Did you know that in the 18th century, “conscious” meant “guilty”? People have always played fast and loose with terminology and definitions, and we’re all bothered by the ones that bother us, and not by the ones that don’t.
For example, there’s been a bit of an outcry lately over the changing definition of the word “literally.” While I understand – and sympathise – the fact is that new definitions don’t replace old ones, and that English is a language that’s been evolving forever. What’s more important, it seems to me, is that we decide which definitions we’re using at any given time, and we make sure that all other parties to the discussion are using the same ones.
So much for the definitions of words. What about when the word itself is the definition?
I always thought I knew what “Urban Fantasy” meant. You know, a novel set in a city, with an element of fantasy added in. Usually, but not always, a modern, our-world city*. A novel where the story couldn’t be set in any place other than a city, using the tropes, paradigms and conventions of fantasy. That’s what makes it a fantasy novel, just as the necessary setting makes it an urban fantasy.
Then I was invited to be on a panel where we were to discuss whether it was possible for urban fantasies to have male protagonists. I was confused. I wasn’t aware that to a great many people “urban fantasy” is coming to mean “paranormal romance.” Which is, you know, a romance novel with an element of the paranormal added in. Using the tropes, paradigms and conventions of the romance novel. Which is what makes it a romance novel.
First, just to have some fun, did you know that originally utopia meant “no place” and dystopia meant “bad place”? It’s always tickled my funny bone to think that we’ve come to accept the word utopia as a synonym for “good place,” when its original meaning stressed the idea that it couldn’t and didn’t exist.
Of course both terms are actually literary forms, not places; they don’t exist anywhere but on paper. Utopia was a book written by Sir Thomas More in 1516. It’s sort of in the format of what we now call a novel (it wasn’t called that then, novel-writing having to wait for Cervantes to invent it), with the apparent conventions of a travel tale, but it is in fact a political satire. A way of saying “look at the world we live in, compared to this other world, doesn’t it make you think?” which is the purpose of political satire. That is, to make you think about the world you live in.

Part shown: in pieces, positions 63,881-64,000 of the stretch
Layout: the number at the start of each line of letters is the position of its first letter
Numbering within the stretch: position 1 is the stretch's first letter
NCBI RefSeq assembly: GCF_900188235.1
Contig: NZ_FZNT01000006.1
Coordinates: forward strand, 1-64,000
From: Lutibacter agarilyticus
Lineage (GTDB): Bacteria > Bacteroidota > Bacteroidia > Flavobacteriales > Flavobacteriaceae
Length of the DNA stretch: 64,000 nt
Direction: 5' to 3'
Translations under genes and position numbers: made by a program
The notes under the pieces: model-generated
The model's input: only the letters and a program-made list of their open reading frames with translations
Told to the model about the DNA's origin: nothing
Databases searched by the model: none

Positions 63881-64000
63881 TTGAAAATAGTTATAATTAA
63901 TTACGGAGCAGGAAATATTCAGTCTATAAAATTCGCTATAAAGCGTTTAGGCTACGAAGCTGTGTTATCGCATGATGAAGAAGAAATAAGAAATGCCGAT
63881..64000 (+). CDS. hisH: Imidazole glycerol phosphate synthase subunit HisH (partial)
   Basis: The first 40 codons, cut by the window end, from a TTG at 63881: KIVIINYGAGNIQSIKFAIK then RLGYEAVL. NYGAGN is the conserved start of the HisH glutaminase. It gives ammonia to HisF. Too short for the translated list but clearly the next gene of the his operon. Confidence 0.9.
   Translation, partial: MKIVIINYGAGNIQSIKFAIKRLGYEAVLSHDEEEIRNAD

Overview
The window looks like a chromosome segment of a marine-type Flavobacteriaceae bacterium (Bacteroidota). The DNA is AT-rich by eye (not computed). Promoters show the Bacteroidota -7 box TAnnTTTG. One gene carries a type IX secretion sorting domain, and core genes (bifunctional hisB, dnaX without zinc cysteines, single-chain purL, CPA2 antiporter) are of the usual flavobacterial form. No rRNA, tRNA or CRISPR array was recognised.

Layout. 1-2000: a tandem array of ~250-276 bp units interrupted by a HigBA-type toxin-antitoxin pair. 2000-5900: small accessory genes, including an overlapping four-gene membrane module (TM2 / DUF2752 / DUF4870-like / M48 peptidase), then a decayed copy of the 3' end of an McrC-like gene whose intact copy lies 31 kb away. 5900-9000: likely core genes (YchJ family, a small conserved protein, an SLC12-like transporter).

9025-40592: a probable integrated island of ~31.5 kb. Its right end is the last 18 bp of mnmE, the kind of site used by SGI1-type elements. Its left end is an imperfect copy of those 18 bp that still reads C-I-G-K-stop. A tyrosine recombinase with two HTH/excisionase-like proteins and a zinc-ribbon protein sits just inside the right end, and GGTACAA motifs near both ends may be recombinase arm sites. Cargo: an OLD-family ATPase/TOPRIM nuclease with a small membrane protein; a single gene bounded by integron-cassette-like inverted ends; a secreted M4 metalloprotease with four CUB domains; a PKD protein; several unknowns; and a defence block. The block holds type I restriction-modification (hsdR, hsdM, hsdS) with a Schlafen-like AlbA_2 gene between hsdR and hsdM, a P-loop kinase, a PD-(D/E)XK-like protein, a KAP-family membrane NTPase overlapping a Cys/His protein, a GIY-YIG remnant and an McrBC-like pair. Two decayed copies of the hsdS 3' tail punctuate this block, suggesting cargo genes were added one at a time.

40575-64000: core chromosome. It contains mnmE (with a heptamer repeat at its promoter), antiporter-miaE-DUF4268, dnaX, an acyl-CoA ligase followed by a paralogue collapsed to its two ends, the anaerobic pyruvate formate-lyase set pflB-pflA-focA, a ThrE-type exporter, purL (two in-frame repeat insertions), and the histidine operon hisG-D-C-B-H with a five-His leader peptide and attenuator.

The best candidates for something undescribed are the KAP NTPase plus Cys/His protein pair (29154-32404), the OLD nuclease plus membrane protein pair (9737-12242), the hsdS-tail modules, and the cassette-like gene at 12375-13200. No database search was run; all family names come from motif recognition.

There are two classic dystopias that practically every literate person knows, Aldous Huxley’s Brave New World, and George Orwell’s 1984. There are others, but I think those are the biggies. These are often taught in SF courses, and, in fact, originally formed the backbone of such courses.
This is because of their near-future settings. Orwell and Huxley couldn’t use the travel-tale trope (that Swift also used to satiric effect in Gulliver’s Travels) because there weren’t any strange places left in the world. So they had to travel to a different place — the future – to make their points.
My point is that these aren’t primarily SF novels. They’re political satires. Sure, they use some of the devices, tropes etc. of SF, but they use them in the service of the satire, not in the service of the story. Story, as I’ve said before, is not the primary purpose of satire.
But wait, you say. These books aren’t funny, how can they be satires?
Because there are two kinds, Horacian, and Juvenalian, after the Roman poets who pioneered them. The kind we’re familiar with, the kind that makes us laugh, or that gently kids us into broadening our thinking (the kind that More used in Utopia) is Horacian. When a piece of writing says, as Huxley’s and Orwell’s did, “Wake up people, look around you, this is a miserable hell-hole with no respite in sight” – that’s Juvenalian satire.
So, Hunger Games and Divergent? Not dystopias. Unpleasant places no one wants to live? Absolutely. Political satires where nothing is resolved? Not so much.
So why is the adjective “dystopian” being bandied about with reference to these novels/films? Because the marketing people don’t want to say “young adult SF/F with a female protagonist.” Dystopia makes it sound so much more, you know, serious.
The day may come when “dystopia” means “a story in which a young woman kicks butt.” But it is not this day.
*if it’s an historical our-world city, it’s generally thought of as an historical fantasy, urban setting notwithstanding. I would argue with that, and I would also suggest that many of the Fafhryd and Grey Mouser stories are urban fantasies as well.
Violette Malan is the author of the Dhulyn and Parno series of sword and sorcery adventures, as well as the Mirror Lands series of primary world fantasies. As VM Escalada, she writes the soon-to-be released Halls of Law series. Visit her website www.violettemalan.com